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    Coast Guard works to identify owners of stranded boats in Puerto Rico

    By Petty Officer 2nd Class Lisa Ferdinando

    VIEQUES, Puerto Rico, Jan. 2, 2018 -- Coast Guard Petty Officer 3rd Class Jonathan Centeno hopped into the passenger seat of a 4×4 on the Puerto Rican island of Vieques.

    Along with his team, he headed south on a mission that would require networking, integrating into the community and some old-fashioned detective work.

    “Conoces al dueño de este barco?” — Do you know the owner of this boat? — Centeno queried in Spanish after arriving at his target location, in an impromptu seaside meeting with a resident.

    Centeno deployed to Puerto Rico with the Vessel Owner Outreach Group, a specialized, bilingual team attached to the Hurricane Maria ESF-10 Puerto Rico response.

    The group’s mission is to identify owners of boats stranded in Hurricane Maria, and offer them a no-cost option to salvage the vessels, to either return them or transport them for disposal.

    Spanish speakers like Centeno are critical to the success of the outreach mission.

    In addition, relationships between the group and residents are key when making connections between stranded vessels and owners. Local residents provide the group expertise and insight, and assist in spreading the word within their communities.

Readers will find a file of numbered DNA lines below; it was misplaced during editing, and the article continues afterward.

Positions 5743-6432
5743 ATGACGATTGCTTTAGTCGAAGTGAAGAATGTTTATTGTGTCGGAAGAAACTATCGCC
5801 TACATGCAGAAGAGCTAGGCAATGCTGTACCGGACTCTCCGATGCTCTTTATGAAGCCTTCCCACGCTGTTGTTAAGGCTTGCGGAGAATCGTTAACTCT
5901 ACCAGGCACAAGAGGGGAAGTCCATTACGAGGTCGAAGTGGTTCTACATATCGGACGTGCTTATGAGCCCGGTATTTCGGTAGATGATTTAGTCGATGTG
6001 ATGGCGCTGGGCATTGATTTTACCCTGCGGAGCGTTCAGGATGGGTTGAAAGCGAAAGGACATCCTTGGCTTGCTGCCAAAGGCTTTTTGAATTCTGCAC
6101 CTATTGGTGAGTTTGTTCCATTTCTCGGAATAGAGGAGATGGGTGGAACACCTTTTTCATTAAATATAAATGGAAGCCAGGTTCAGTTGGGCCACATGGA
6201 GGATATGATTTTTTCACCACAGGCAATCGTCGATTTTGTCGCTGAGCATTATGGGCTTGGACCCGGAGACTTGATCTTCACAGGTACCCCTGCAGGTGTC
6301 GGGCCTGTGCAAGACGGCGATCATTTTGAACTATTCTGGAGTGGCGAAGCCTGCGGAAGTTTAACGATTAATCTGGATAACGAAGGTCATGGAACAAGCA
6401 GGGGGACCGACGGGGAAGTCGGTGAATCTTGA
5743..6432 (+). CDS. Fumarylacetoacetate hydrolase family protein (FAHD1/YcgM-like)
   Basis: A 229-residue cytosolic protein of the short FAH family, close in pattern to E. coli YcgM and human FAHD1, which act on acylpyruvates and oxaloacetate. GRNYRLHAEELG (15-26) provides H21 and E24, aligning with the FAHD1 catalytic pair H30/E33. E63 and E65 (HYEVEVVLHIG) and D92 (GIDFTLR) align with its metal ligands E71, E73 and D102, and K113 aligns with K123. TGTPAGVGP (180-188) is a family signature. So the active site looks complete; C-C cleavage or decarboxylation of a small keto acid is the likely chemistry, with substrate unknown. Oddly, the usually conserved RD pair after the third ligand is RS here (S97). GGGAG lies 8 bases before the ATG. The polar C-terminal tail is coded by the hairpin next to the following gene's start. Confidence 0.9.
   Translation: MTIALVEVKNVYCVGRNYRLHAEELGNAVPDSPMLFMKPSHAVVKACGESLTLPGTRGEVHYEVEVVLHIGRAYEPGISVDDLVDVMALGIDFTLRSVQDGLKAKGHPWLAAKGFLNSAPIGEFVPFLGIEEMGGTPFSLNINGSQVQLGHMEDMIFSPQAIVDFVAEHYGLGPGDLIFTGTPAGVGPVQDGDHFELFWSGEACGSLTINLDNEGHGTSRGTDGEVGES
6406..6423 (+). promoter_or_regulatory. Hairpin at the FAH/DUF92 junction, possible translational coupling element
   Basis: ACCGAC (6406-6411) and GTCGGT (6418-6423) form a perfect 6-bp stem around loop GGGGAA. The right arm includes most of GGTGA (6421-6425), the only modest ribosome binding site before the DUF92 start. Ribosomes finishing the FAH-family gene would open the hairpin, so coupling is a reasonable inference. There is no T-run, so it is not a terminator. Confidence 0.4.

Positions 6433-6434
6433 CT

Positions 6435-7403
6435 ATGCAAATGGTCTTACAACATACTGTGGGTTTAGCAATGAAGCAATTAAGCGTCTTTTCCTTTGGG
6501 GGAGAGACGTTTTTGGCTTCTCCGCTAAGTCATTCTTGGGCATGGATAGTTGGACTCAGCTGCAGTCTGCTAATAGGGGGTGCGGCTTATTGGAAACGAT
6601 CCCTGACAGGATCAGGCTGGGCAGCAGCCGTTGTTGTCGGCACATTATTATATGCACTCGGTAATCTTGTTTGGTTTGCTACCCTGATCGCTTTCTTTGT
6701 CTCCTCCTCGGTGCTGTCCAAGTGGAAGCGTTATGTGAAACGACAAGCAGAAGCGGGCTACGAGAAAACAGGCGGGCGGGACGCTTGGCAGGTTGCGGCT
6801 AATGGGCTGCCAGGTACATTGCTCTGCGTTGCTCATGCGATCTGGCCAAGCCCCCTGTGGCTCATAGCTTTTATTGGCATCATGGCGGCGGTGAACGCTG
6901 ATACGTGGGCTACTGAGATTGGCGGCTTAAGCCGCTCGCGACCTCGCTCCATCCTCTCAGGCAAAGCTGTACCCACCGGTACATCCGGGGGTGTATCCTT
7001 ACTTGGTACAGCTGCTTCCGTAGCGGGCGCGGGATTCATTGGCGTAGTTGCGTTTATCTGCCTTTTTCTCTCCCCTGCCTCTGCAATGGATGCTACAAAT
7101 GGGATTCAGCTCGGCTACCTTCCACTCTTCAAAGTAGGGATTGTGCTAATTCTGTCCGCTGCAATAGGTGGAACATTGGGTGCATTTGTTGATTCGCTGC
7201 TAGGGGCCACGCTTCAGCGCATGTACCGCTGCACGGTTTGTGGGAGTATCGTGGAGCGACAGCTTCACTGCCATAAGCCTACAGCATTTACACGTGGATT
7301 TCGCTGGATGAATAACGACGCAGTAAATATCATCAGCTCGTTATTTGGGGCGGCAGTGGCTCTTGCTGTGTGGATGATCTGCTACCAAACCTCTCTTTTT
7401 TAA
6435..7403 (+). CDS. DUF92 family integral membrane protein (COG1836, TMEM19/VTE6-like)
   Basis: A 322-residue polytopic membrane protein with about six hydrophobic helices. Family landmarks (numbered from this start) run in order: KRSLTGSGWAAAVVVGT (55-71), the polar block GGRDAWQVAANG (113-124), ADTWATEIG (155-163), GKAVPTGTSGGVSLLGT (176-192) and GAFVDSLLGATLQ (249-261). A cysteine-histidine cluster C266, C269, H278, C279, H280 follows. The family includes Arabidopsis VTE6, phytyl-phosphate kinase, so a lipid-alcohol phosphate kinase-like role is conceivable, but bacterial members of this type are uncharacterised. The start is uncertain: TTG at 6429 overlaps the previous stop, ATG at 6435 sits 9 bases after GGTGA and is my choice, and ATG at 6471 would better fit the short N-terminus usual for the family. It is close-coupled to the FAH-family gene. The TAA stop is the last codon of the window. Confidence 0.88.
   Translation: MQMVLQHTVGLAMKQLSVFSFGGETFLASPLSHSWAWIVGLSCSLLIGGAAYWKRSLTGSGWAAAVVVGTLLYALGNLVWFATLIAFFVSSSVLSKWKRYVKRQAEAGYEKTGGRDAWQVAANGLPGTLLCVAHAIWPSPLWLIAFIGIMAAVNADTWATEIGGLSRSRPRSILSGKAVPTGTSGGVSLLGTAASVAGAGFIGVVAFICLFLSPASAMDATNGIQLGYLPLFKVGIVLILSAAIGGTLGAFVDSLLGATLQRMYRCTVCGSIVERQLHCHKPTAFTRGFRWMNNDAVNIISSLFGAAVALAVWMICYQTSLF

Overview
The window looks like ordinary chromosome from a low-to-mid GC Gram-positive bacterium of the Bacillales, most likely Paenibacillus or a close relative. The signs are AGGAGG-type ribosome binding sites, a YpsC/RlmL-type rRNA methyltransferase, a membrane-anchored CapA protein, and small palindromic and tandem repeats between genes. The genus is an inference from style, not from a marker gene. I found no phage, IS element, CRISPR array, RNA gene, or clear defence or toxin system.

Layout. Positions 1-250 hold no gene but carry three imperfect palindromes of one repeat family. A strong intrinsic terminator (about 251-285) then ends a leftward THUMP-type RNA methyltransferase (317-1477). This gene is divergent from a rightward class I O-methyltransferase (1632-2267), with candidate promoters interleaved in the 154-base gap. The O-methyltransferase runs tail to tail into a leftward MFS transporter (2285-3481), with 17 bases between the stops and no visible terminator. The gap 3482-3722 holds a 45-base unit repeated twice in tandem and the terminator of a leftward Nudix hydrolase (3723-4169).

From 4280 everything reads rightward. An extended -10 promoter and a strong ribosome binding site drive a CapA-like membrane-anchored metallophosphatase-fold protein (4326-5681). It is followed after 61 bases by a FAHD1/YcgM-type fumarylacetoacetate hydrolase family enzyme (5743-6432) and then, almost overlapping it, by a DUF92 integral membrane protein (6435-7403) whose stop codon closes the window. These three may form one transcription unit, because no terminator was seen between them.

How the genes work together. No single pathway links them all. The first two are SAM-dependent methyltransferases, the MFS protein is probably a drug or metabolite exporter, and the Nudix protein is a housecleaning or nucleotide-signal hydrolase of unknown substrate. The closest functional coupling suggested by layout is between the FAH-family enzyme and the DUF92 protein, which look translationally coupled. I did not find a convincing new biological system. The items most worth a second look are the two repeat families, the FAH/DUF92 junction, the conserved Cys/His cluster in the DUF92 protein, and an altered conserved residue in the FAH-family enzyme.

As Centeno spoke at the seaside pavillion, the local boat owner, who transported the Coast Guard in his vehicle to this locale, added his thoughts on how to find boat owners. Meanwhile, other residents stopped by to say hello, chat and provide leads.

    In between these exchanges, Centeno was working the phone, connecting with his new leads and strategizing where to visit next on this island situated off the east coast of Puerto Rico.

    The vessel owner identification process takes time, Coast Guard Chief Petty Officer Travis Rogers, who was leading the mission to Vieques that day, explained.

    Crews look up the vessel name, registration and hull identification number of the boats identified for removal. But, perhaps a boat is not registered, or its information is no longer visible or accessible.

    The Vieques visit is an example of what happens in those cases where an owner has not been found: members of the Vessel Owner Outreach Group reach out to their contacts, and visit local marinas and other spots where these connections can yield positive outcomes.

    Rogers points out that in these small boating communities the sentiment “everybody knows everybody” is strong. These cultural connections are vital for information gathering and relationship building.

    The Vessel Owner Outreach Group members understand the island’s culture and its communities, and speak the same language, both literally and figuratively, for mission success.

    “We have a diverse workforce here at the ESF-10, and we have many Spanish speakers on our team, including members who are from Puerto Rico,” Rogers said. “We rely on Centeno and other Spanish speakers to do the essential work of communicating with vessel owners to those who might only speak Spanish or a bit of English.”

    Having worked closely with many boat owners, and enjoying the support of many others on the island during the response, Rogers says that he, Centeno, and the entire ESF-10 command relate to another local sentiment: “Gracias Por Tu Cooperación,” Thank You For Your Cooperation.



    Date Taken: 01.02.2018
    Date Posted: 02.28.2018 14:49
    Story ID: 267587
    Location: US

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